So I have been quiet for the last couple months. Mostly on accident. Slightly on purpose. But here’s a real quick recap. 

My time with the army is done. I left my job and decided it was time to leave the infantry and the army for good. This was a personal decision and I will miss the guys there. It was a great experience for me and it helped me figure out who I was as a person and helped grow me. But the untold side of my time there was what led me to decide to step away. The long hours training. The weeks and months away from home. The wear and tear on my body. 

I am at peace with this decision. 

So the next chapter for me looks very intriguing. Tomorrow I start technical school at air stream renewables in Tehachapi, California. I will be focusing on being a technician for wind turbines and communication towers. This is a field that has a huge potential and lots of room for growth. 

So basically I’m stuck in a desert for six weeks. Like I’m not even joking. This is a nice town, but its so remote it’s not even funny. I haven’t seen a Kmart in years, but it’s the biggest store here. Luckily I’ll have school to keep me busy. 

Thank you to everyone who has supported me in my crazy adventures! I appreciate y’all so much. I will definitely check in later, but just wanted to let everyone know what I’m up to these days!


Mischief Managed

So I just now realized that the last post I made was in February. Oops. But I swear I have a good reason. The long and short of it was that I was just a tad busy and mostly lazy. between missions, training, and a whole month spending time facing off against ISIS in a valley, things got a little crazy. This will be the last deployment post, which is nice, as I am beyond ready tube back on American soil, drinking sweet tea, listening to country music and soaking up the Southern sun.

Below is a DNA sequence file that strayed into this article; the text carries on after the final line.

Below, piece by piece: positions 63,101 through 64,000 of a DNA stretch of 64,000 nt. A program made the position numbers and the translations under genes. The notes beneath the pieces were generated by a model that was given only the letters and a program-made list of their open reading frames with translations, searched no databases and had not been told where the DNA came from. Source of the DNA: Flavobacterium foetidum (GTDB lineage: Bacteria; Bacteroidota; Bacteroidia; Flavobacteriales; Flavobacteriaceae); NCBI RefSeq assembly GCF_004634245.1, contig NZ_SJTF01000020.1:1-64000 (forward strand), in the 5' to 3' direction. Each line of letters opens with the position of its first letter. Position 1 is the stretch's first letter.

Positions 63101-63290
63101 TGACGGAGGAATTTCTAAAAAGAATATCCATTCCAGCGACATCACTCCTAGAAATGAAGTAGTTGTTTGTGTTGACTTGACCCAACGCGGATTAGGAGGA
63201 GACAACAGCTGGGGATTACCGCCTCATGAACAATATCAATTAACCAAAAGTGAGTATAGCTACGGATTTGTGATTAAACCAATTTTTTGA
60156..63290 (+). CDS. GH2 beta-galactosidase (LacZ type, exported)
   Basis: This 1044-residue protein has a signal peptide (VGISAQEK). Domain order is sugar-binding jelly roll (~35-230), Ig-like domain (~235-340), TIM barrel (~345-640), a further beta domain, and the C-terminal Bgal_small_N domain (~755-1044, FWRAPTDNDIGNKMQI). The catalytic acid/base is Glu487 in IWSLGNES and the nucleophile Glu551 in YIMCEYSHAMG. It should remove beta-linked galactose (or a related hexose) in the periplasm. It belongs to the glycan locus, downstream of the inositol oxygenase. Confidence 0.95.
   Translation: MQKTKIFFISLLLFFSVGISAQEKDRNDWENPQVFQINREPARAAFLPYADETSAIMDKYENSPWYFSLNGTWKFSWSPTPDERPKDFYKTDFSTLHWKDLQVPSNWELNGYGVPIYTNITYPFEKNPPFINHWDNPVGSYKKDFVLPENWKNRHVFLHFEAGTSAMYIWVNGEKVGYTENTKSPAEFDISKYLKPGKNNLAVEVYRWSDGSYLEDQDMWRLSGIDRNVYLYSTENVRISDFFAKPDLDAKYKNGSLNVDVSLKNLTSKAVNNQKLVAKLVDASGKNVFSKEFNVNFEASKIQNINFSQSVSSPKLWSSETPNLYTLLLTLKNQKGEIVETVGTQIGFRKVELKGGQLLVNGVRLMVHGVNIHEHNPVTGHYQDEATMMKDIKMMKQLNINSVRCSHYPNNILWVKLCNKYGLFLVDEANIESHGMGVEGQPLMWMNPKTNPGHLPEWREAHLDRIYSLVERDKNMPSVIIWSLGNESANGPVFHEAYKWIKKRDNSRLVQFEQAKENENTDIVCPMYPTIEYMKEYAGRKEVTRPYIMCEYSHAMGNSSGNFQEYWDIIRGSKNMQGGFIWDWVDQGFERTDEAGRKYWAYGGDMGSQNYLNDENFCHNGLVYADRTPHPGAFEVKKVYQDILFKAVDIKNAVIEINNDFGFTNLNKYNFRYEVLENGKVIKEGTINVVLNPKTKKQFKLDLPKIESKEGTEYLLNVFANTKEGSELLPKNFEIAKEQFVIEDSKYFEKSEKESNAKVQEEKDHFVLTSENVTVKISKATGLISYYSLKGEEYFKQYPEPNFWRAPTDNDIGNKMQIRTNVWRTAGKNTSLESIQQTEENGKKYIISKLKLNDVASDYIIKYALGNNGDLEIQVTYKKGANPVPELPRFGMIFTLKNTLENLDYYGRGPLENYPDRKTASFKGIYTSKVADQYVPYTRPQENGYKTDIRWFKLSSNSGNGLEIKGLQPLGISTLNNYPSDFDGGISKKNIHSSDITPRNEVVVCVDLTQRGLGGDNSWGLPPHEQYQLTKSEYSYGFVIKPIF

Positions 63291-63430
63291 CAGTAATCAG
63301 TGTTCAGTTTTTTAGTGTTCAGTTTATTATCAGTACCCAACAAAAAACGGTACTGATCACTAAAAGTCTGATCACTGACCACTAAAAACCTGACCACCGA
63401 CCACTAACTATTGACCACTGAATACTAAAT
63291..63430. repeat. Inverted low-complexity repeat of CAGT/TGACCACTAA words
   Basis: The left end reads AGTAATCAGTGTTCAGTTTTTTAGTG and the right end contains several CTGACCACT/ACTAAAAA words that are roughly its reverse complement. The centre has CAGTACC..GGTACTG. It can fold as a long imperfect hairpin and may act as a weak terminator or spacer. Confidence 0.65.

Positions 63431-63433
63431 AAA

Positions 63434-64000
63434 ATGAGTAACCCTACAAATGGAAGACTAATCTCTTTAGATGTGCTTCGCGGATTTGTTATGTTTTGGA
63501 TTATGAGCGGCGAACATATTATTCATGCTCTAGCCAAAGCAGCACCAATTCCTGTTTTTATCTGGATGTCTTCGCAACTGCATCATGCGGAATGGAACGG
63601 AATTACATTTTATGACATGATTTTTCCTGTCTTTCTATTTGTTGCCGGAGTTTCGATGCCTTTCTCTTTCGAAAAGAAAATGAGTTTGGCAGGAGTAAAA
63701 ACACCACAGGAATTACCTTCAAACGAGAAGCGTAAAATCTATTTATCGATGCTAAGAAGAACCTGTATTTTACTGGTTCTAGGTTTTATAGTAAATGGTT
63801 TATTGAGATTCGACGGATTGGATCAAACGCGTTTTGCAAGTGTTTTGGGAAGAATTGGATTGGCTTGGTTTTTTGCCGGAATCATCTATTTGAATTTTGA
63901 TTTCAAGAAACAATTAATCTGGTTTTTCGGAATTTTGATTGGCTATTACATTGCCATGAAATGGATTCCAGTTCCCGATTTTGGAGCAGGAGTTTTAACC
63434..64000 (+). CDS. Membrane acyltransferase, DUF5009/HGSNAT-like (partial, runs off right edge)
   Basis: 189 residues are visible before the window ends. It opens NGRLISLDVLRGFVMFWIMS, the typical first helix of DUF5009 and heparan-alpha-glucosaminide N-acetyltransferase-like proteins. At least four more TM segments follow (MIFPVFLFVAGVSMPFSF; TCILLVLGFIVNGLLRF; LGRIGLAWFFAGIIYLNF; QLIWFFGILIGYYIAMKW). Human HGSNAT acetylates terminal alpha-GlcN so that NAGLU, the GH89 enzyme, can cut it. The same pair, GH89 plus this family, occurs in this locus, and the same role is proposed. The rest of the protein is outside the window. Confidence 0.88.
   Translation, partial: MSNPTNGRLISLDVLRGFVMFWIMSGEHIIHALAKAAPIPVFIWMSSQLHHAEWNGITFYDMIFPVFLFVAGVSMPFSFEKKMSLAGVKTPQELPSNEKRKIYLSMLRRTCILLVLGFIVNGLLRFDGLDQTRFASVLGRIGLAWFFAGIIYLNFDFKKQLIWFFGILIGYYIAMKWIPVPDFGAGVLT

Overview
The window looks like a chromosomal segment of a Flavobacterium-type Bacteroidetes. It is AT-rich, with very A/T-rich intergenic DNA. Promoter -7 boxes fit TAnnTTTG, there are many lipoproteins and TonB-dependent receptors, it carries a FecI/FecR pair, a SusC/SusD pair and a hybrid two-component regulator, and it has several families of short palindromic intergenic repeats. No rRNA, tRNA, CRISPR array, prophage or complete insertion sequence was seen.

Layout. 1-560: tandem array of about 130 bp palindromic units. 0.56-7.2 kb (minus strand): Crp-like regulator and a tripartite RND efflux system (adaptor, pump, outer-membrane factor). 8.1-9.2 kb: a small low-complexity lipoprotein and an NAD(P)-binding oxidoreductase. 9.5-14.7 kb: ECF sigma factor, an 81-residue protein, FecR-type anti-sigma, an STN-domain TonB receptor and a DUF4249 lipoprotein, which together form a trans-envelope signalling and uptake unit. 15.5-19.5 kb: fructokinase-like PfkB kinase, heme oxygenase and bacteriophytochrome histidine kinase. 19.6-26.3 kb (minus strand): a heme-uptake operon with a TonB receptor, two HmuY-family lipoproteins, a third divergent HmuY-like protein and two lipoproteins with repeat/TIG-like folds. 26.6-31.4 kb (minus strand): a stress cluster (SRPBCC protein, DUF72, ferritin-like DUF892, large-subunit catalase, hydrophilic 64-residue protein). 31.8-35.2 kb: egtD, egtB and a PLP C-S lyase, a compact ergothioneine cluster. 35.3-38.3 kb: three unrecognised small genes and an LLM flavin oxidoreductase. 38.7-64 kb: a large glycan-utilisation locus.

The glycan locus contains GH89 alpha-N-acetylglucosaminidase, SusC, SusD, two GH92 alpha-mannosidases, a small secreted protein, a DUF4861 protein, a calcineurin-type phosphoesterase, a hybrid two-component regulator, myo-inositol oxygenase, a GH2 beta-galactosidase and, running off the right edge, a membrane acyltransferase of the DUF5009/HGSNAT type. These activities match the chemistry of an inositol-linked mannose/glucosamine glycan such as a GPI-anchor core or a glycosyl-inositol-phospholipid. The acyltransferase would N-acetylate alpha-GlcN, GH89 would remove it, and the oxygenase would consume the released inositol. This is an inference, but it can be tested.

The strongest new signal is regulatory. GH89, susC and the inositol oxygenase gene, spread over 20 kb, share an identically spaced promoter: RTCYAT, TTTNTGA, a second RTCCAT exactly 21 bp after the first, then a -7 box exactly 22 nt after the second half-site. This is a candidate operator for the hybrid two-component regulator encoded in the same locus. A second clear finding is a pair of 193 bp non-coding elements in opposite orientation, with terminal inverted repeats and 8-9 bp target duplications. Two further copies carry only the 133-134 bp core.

For those of y’all who have prayed for the guys and me, I must sincerely thank y’all. There were some times when our road was tough, when things weren’t the best. between minor injuries, sicknesses, and of course the hazards of Afghanistan, I truly felt the Father’s protection over us. We are all coming home safe, and it is a blessing.

I’m going to keep this short and sweet. This trip has really taught me just how amazing America is. Life in Afghanistan is simpler, but at times, I can’t help but wonder what the country would look like if it wasn’t in constant turmoil. The people are happy, but so small compared to others. I once shook the hand of a local boy. He was maybe 14 years old, and happy as could be on his donkey. But the thing that struck me was how skinny and underfed he looked. Afghanistan has the potential to be a nice country, it just has a lot of political issues to work through, and lots of conflicts to settle.

So this is the point where I say thank you to lots of people. I also am going to keep that short. To all the guys in my platoon: y’all have been a pain in the ass most of the time, and occasionally I like y’all, but we did it. To my family: I could not have made it through this deployment without your support and prayers. Between choppy FaceTime calls, care packages, and long periods of no contact, y’all have always been there. It won’t be long until I see y’all again. To my friends: Thanks for always being there through it all. for those of y’all that sent care packages, they were much appreciated. And even if you didn’t send me something, even just texting and talking was a great and much needed distraction.